Collapse… Dow Jones Industrial is attempting to climb out of the deepest minus

Dow Jones Industrial becomes the weakest link

In brief: Dow Jones Industrial Average is the main disappointment of the trading day in the U.S.. Bulls leave the battlefield.

Dow Jones Industrial Average could fall to 0.5% by the end of trading, say the Open Knowledge analysts. Stocks and interest rates tumbled Tuesday after signs of slowing economies around the world spooked traders. The Dow Jones industrial average (DJIA-9,895.09-243.43-2.40%) fell about 230 points in midday trading to drop below 10,000 for the first time since June 10. The Dow and other major indexes each lost more than 2 per cent.

Stocks began the day by following Asian and European markets lower. Asian markets fell after an index that forecasts economic activity for China was revised lower. And then European indexes fell sharply after Greek workers walked off the job to protest steep budget cuts. Then, shortly after U.S. trading began, the market was hit with news that consumer confidence fell sharply this month because of worries about jobs and the overall economy. The Conference Board’s Consumer Confidence Index fell nearly 10 points to 52.9, down from a revised 62.7 in May. It was the steepest drop since February and economists polled by Thomson Reuters had forecast only a modest dip. In Toronto, the S&P/TSX composite index (TSX-I11,336.10-270.90-2.33%) was down 249 points or 2.2 per cent, to 1,1357. Interest rates fell in the bond market after investors sought the safety of Treasurys. The yield on the 10-year note dropped to as low as 2.97 per cent, the first time it has fallen below 3 per cent since April 2009. The yield, which is used as a benchmark for many consumer loans and mortgages, bounced off its low to 2.99 per cent but was still down from 3.03 per cent Monday. Falling yields are a sign that investors are willing to give up potential gains in stocks for more certain, but smaller profits in bonds.

Companies have indicated that business is getting better, yet there are few signs they are ready to hire in big numbers. The Labor Department’s monthly employment report due Friday is expected to show the unemployment rate rose 0.1 percentage point to 9.8 per cent in June.

Industrial stocks suffered some of the steepest drops on fears that a stalled global rebound will cut demand. Aircraft maker Boeing Co. led the Dow lower with a drop of 5.4 per cent. Caterpillar Inc., the maker of construction and mining equipment, lost 5 per cent.

Paul Zemsky, head of asset allocation at ING Investment Management in New York, said investors are wrestling with two opposing ideas of where the economy is headed. He said the more likely case is that the recovery continues and corporate earnings growth make stocks look cheap right now. The darker scenario is that government budget cuts, the end of fiscal stimulus, problems in Europe and a slowdown in China lead to a double-dip in the global economy.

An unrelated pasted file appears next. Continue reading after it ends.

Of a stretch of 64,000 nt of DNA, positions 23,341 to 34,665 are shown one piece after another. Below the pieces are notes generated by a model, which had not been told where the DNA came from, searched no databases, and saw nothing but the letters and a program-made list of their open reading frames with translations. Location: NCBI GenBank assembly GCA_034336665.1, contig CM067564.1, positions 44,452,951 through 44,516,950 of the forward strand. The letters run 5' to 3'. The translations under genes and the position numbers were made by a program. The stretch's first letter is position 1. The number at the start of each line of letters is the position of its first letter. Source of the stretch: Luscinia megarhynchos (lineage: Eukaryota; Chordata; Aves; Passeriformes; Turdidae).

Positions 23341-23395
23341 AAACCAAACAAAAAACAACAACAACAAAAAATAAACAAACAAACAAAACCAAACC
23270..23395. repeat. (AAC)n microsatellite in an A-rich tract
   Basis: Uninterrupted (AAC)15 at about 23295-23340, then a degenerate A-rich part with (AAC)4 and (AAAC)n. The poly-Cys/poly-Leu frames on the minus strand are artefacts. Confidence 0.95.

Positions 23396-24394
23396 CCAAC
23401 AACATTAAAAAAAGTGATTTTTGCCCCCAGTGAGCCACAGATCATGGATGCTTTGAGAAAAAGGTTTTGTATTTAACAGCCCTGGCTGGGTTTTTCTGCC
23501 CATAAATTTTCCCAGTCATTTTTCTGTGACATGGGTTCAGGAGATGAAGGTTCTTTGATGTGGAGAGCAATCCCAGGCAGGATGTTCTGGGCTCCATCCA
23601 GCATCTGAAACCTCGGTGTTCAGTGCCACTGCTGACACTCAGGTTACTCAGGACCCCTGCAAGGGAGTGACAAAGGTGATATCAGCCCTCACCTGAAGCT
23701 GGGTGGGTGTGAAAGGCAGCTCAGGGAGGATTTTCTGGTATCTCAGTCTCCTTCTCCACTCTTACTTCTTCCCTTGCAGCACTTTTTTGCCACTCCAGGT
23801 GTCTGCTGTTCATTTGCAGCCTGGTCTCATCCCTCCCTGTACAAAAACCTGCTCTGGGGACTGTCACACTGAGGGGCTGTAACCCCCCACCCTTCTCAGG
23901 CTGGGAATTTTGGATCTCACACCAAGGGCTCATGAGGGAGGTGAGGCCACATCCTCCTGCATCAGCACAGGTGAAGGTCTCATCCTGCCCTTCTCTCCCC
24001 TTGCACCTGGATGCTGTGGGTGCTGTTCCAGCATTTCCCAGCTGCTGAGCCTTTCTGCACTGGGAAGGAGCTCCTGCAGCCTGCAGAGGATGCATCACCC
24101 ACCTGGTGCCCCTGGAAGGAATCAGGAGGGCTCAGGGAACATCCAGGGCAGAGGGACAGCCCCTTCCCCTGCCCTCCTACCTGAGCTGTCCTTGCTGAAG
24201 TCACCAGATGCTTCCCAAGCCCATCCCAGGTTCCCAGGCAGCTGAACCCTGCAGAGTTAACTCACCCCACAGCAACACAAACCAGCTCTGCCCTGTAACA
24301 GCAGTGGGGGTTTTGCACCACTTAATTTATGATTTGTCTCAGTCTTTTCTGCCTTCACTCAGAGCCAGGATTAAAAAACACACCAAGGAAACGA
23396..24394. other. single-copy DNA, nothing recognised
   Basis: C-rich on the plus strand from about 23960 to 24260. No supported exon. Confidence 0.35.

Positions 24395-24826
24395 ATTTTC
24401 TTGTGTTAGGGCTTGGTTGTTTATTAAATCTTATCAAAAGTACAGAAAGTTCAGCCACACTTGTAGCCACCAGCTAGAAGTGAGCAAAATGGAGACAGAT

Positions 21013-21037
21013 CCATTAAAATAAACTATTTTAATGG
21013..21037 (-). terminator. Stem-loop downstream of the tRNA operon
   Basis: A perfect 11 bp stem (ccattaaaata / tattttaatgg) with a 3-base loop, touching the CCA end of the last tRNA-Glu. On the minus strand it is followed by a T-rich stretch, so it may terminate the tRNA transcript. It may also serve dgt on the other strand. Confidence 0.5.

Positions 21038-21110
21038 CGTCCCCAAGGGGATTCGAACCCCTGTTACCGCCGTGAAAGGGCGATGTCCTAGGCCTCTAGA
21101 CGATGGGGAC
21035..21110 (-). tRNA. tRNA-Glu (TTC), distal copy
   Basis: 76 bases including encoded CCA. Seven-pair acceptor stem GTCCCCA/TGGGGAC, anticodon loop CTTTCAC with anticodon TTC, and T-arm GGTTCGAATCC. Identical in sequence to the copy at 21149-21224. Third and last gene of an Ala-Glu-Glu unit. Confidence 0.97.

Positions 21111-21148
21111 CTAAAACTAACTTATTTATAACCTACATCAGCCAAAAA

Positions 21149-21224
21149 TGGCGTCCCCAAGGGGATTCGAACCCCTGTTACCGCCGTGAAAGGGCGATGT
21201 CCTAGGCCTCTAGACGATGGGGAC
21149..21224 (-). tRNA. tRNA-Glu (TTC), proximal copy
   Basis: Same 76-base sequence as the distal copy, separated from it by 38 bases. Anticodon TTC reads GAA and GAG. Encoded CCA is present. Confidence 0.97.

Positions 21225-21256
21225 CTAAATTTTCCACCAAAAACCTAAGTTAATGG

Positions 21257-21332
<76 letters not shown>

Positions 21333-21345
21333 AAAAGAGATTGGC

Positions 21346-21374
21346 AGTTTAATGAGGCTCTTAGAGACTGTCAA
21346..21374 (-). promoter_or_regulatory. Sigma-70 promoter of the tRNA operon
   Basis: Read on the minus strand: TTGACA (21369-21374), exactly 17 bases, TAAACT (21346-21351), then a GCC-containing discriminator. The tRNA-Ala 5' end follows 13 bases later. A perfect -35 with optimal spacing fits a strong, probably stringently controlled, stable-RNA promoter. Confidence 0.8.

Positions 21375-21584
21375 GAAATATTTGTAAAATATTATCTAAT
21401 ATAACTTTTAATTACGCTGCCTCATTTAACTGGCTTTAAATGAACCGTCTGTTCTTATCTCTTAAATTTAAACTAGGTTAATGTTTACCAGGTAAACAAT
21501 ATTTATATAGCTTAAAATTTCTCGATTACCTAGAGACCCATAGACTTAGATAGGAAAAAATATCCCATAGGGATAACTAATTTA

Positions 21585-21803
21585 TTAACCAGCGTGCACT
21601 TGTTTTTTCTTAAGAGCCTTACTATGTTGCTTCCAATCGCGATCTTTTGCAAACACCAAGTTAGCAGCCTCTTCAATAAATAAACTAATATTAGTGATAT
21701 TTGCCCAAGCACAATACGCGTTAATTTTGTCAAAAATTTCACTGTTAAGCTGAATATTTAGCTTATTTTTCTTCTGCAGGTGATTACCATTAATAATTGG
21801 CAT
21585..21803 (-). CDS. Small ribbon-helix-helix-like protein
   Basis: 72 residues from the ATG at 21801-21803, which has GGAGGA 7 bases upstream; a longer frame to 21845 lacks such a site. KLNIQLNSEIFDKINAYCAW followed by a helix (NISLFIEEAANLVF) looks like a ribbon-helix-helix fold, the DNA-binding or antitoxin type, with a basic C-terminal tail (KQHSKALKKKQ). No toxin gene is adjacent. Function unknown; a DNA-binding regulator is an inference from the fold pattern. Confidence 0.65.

Investors’ indecision and uneven economic reports have brought big swings to stocks since late April when debt problems in Greece began to pound world markets.

“The central issue that any investor faces today is fire or ice,” Mr. Zemsky said. “There’s no in-between. It’s either one or the other.”

In midday trading, the Dow fell 232.24, or 2.3 per cent, to 9,906.05. The Standard & Poor’s 500 index (SPX-I1,044.86-29.71-2.76%) fell 27.21, or 2.5 per cent, to 1,047.36, while the Nasdaq composite (COMP-I2,146.77-73.88-3.33%) index fell 63.46, or 2.9 per cent, to 2,157.19.

Only about 233 stocks rose while about 2,770 stocks fell at the New York Stock Exchange, where volume came to 504 million shares, compared with 328 million shares traded at the same point Monday.

A report that found home prices rose in April did little to boost the market. The S&P/Case-Shiller home price index 20-city home price index rose 0.8 per cent between March and April. The gains, though, are likely being written off because April was the final month when buyers could receive a tax credit. Nearly all housing indicators got a boost in April from the credit, but have since shown a slowdown.

Worries about Europe again hit the market. The euro, the common currency used by 16 European nations, fell to $1.2188. The moves in the currency are seen as a measure of confidence in Europe’s economy following Greece’s near default and steep budget cuts around the continent to combat deficits. World markets have regularly dropped along with the euro in recent months.

Greek workers on Tuesday protested the cost-cutting the government is doing to reduce debt. The measures were a requirement for Greece to receive a bailout from other European Union members and the International Monetary Fund.

The new round of protests sparked renewed concerns about how well European countries will be able to stick to austerity plans. Investors have been worried for months that Europe’s economy would slow and hurt a global recovery.

Chinese markets fell after the Conference Board’s Leading Economic Index for China was revised to 0.3 per cent for April from 1.7 per cent.

Meanwhile, the Japanese government reported that export demand moderated and household spending dropped last month. Unemployment also rose unexpectedly, climbing for the third straight month.

Boeing fell $3.66, or 5.4 per cent, to $63.64 and Caterpillar, also a Dow stock, fell $3.22, or 5 per cent, to $61.18.

The Russell 2000 index of smaller companies fell 17.80, or 2.8 per cent, to 623.74.

The Shanghai composite index fell 4.3 per cent to a 14-month low. Japan’s Nikkei stock average fell 1.3 per cent. Britain’s FTSE 100 fell 3.1 per cent, Germany’s DAX index dropped 3.3 per cent, and France’s CAC-40 fell 4 per cent.

Ukrainian Globalist
2010-06-29 18:25, Economics.

News on: , , , , , , , , , , , , , , , , , , , , , , , , , , , , , , , , , , , , , ,

Post a comment

E-